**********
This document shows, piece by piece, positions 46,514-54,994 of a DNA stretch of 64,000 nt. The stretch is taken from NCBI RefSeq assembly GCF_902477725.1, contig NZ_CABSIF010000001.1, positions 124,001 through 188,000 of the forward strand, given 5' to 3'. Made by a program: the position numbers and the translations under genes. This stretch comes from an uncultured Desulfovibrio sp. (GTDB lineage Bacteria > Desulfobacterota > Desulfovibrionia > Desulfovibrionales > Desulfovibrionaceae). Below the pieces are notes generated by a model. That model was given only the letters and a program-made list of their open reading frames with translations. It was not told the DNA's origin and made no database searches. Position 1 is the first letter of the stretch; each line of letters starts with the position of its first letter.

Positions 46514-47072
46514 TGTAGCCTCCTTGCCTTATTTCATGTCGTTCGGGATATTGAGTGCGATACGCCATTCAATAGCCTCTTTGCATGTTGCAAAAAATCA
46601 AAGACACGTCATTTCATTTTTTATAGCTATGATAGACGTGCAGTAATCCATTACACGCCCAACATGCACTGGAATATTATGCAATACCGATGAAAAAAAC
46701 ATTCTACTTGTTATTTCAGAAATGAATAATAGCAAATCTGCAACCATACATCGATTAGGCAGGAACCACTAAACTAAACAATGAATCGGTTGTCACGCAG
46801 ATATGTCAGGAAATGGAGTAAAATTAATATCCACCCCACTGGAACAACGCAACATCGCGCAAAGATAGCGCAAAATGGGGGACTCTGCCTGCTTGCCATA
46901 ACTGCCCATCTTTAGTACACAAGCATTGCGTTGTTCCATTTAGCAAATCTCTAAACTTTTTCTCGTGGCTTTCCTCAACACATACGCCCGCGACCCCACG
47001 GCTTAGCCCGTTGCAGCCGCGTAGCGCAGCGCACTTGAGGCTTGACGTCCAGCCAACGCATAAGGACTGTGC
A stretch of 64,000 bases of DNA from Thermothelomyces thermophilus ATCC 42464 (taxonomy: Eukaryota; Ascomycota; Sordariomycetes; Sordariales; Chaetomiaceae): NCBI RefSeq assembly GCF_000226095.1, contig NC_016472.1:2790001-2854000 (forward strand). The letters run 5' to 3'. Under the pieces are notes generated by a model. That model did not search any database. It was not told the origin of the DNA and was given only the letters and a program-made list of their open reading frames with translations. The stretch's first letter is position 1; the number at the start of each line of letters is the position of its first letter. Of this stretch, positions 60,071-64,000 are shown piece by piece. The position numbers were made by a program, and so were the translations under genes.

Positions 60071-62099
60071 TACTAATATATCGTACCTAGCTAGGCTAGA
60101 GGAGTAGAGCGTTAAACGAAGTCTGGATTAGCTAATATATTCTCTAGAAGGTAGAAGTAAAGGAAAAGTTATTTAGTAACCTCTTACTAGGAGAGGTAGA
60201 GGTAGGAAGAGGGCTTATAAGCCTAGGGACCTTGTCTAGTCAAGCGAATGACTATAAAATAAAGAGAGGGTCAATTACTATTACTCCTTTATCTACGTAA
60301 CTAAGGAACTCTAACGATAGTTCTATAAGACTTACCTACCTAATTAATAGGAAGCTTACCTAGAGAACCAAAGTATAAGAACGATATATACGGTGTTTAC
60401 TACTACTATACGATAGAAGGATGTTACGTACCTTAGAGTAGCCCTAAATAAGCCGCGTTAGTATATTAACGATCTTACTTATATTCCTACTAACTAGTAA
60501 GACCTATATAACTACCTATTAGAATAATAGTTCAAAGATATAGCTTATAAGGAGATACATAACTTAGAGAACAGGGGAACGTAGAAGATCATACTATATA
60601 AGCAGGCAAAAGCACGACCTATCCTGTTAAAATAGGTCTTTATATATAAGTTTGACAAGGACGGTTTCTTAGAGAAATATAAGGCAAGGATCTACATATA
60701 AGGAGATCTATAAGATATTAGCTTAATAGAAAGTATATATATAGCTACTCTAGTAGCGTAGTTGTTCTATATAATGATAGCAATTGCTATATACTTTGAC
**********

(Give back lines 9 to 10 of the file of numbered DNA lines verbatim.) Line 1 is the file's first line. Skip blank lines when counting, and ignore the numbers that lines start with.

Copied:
A stretch of 64,000 bases of DNA from Thermothelomyces thermophilus ATCC 42464 (taxonomy: Eukaryota; Ascomycota; Sordariomycetes; Sordariales; Chaetomiaceae): NCBI RefSeq assembly GCF_000226095.1, contig NC_016472.1:2790001-2854000 (forward strand). The letters run 5' to 3'. Under the pieces are notes generated by a model. That model did not search any database. It was not told the origin of the DNA and was given only the letters and a program-made list of their open reading frames with translations. The stretch's first letter is position 1; the number at the start of each line of letters is the position of its first letter. Of this stretch, positions 60,071-64,000 are shown piece by piece. The position numbers were made by a program, and so were the translations under genes.

Positions 60071-62099